Amid all the problems and pitfalls associated with the Canadian democratic system, at least Canadians can look at what we have, smile, and be thankful that we're not Americans.
The latest blow-up in the American system is the shutdown of the U.S. government's non-essential services. National parks are closed, national museums are shuttered and other services aren't operating.
On the list of plights facing the world, the closure of Yellowstone Park isn't the biggest issue. It's a blow to the tourism sector, and an aggravation for those who were planning to visit the park during an fall vacation, but it pales in comparison with other global problems.
It's that looming default on the American debt limit that has us all a little worried. And if it happens, the impact will be much bigger than a government shutdown.
This has been another illustration of the issues that exist in the U.S. democratic system. The Democrats and the Republicans have a squabble. Legislation needs to pass. The Republicans want to change President Barack Obama's health care system, even though "Obamacare" has been in place for three years.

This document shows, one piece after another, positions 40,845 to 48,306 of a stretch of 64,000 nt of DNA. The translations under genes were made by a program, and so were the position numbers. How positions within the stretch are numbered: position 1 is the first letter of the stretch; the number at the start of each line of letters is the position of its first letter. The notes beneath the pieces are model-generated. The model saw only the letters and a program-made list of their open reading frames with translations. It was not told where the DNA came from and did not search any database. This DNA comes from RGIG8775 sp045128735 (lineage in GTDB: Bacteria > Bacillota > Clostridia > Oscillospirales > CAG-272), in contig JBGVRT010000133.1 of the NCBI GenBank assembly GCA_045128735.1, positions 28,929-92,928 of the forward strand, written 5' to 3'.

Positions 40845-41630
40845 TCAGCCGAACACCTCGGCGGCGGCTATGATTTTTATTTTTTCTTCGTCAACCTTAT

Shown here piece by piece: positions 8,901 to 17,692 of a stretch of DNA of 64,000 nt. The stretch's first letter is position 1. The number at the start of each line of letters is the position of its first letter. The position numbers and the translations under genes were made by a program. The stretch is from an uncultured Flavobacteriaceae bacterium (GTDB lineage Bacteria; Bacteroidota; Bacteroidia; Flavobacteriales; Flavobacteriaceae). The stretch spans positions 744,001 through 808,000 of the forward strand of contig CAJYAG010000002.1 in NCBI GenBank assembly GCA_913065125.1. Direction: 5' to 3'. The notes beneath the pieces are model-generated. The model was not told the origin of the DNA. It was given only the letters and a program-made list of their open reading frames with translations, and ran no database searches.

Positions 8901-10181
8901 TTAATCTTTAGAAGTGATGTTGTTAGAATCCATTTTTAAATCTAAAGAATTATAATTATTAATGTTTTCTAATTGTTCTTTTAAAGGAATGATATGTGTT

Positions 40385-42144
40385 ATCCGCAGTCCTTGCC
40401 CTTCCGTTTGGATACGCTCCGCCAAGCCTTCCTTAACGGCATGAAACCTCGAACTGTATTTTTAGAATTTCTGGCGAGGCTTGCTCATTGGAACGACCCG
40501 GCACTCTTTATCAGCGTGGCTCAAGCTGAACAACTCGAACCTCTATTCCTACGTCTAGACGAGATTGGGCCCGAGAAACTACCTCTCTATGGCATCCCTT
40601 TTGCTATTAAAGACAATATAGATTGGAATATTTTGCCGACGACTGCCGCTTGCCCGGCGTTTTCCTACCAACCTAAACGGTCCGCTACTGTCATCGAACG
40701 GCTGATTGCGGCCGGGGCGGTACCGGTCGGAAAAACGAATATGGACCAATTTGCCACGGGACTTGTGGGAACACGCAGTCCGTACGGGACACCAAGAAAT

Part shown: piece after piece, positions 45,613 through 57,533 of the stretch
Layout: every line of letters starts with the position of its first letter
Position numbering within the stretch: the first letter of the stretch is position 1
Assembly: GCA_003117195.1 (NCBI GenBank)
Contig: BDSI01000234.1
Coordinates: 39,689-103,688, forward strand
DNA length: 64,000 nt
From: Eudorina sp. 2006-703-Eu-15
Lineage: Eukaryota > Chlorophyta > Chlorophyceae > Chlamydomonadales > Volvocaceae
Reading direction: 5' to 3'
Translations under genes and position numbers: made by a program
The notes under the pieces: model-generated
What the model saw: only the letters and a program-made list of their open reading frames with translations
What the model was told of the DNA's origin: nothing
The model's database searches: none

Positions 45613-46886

If each side doesn't get what they want, then the U.S. risks plunging the entire world back into of a global recession.
Isn't it wonderful when the world's most powerful country puts the rest of the world at risk for more economic uncertainty because they decide to put what's good for their parties ahead of what's good for the country and the world?
It's so much easier with a Parliamentary system. When there's a majority government, the government gets to do what they want, within reason, and they can push their agenda through, even if it requires massive omnibus measures to ramrod a budget.
In a minority government setting, if the opposition parties don't like the government's measures, they can topple the government, and trigger a snap election.
And if the public isn't happy with the government's actions, then they can turf them during an election.
It's simple. It's beautiful. To some degree, it works.
Yes, there are challenges. Some people want proportional representation. (Although that might prove to be incredibly difficult in a vast country with a relatively small population like Canada). And we still have the white elephant that is the appointed Senate.
But we don’t have to worry about government shutdowns, debt defaults or the other problems plaguing U.S. democracy right now. We don't have to worry about hostile coups or vast electoral fraud or the militia guarding polling stations
Canadian democracy isn't perfect, but it could be a lot worse.